Acting with a sense of urgency, a three-judge federal panel approved new congressional districts for New York on Monday–the day before candidates could begin collecting signatures to qualify for the ballot. The map is nearly identical to the one proposed by U.S. Magistrate Judge Roanne Mann, who was appointed to act as special redistricting master. The panel noted that Mann was able to provide the court with a map in two weeks’ time – something the legislature has unable to do for over a year.

The new map reduces the number of congressional seats from 29 to 27, eliminating the mid-Hudson Valley seat held by retiring Democrat Maurice Hinchey and the Queens district held by Republican Bob Turner. Turner, in response, is now running for the U.S. Senate against incumbent Kirsten Gillibrand (D). According to the Democratic Congressional Campaign Committee, six of the seven GOP-held U.S. House seats will be less safe for incumbents, while at least four Democratic incumbents will face less friendly districts.

New legislative districts were approved by the legislature last week and signed into law by Gov. Andrew Cuomo (D). The districts still need to be approved by the Justice Department to ensure that they comply with the Voting Rights Act. Additionally, a court case brought by Democrats against the addition of a 63rd seat in the Senate is pending. They argue that the new seat is nothing but an attempt by the GOP to retain their majority in the chamber, while Republicans argue it is required by the state Constitution.

Meanwhile, it is appearing more likely that New York will have two different primary dates for state legislative and congressional primaries. A judge has moved the congressional primary to June 26. While the Democrat-controlled Assembly favors moving the legislative primary to June 26 as well, the Republican-controlled Senate prefers to keep the primary on September 11, so as not to disrupt the legislative calendar.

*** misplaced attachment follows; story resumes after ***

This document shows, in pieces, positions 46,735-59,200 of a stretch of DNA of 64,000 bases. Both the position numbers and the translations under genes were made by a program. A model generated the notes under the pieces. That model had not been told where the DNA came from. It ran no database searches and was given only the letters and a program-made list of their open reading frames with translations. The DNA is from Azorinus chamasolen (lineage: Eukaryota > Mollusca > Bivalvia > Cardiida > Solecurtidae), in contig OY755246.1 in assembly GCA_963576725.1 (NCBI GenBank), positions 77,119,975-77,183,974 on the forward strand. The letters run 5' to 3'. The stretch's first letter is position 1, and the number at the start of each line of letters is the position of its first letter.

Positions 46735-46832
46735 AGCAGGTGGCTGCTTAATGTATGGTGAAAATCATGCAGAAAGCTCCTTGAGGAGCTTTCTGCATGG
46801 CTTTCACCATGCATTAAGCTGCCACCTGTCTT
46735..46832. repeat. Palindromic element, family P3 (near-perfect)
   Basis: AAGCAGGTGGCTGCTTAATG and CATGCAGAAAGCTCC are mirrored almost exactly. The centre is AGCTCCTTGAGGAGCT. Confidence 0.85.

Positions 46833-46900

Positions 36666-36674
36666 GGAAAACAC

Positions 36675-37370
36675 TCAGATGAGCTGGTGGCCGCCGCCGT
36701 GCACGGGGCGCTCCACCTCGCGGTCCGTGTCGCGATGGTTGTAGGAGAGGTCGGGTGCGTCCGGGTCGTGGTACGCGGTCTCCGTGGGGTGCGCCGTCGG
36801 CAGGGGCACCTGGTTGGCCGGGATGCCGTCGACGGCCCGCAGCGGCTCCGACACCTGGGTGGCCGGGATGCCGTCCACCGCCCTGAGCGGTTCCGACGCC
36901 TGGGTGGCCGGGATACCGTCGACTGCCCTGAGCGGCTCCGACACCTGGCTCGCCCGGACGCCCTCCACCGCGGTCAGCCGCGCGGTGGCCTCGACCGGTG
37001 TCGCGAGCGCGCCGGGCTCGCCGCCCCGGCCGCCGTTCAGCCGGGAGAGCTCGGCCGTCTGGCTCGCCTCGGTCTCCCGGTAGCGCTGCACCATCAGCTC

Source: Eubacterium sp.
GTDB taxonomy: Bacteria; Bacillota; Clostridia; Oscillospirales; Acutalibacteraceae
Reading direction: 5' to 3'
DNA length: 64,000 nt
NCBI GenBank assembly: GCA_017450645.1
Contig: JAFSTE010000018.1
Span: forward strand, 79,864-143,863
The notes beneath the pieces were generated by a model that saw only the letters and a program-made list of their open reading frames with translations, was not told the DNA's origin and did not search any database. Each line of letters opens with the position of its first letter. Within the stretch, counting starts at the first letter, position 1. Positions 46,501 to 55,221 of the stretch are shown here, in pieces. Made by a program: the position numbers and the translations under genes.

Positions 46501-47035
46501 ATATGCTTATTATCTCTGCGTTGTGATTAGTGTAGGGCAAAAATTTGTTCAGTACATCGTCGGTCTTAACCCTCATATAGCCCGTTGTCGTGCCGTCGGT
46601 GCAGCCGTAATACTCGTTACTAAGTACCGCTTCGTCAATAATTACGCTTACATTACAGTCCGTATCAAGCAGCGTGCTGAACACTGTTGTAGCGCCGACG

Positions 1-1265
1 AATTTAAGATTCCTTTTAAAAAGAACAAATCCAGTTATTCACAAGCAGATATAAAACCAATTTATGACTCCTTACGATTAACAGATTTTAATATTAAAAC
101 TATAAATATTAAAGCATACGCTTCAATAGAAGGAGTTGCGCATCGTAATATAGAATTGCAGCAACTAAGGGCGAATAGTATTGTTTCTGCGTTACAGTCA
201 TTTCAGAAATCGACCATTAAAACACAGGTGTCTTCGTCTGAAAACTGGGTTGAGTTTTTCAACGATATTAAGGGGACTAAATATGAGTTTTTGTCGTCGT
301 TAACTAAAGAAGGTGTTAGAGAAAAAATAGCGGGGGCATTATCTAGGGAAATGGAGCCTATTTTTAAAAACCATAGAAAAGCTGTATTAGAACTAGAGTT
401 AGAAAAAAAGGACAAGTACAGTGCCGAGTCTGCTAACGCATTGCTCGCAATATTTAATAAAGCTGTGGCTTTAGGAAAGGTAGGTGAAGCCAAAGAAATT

State news


After the Alaska Supreme Court remanded the redistricting challenge to the superior court, Judge McConahy set an April 2 deadline for submitting new plans and an April 13 deadline for review and adoption by the Board. Opponents were also invited to file their own map submissions by April 2 or file objections to the adopted plan by April 23. The board was given until April 27 to respond to any objections. McConahy set a May 7 court date for revisiting the plans.

Although the Alaska Redistricting Board had already scheduled meetings to make the necessary revisions, it questioned McConahy’s authority to establish the timeline. On March 16, attorneys for the Board asked McConahy vacate the order establishing the deadlines. On March 21, McConahy agreed to vacate the order. The board now plans to complete the revised map by June 1–Alaska’s filing deadline for legislative candidates. The board will hold a series of meetings each day next week to begin work on the new map. Citizens unable to attend the meetings in person may participate via streaming video or teleconference.

  • Dates and other information on the meetings can be found here.


On Wednesday, the Arizona State Senate approved an additional $700,000 appropriation to the Arizona Independent Redistricting Commission. The Senate voted 18-9 to approve the measure which had been sent to its chamber by the House. The commission had sought an extra $1.1 million.

Meanwhile, House speaker Andy Tobin (R) is considering whether the Legislature will sue to attempt to block the legislative and congressional redistricting maps.

Quote of the Week

“I think it’s one step in a long process. We’re in court, and this whole process may have to repeat itself if we win the lawsuit over the 63rd seat. People shouldn’t take these lines to the bank just yet.”[1]Mike Gianaris (D), New York State Senator commenting on the new state senate map.


Yesterday, the Florida State Senate passed a revised chamber map, seeking to comply with changes mandated by the Florida Supreme Court. On March 10, the state’s High Court rejected the original maps, finding eight districts unconstitutional and ruling that district numbers had been assigned as to favor particular incumbents over others. Ultimately, 24 districts were modified to accommodate the changes to the eight rejected by the court. The revised numbers were picked using Bingo machines.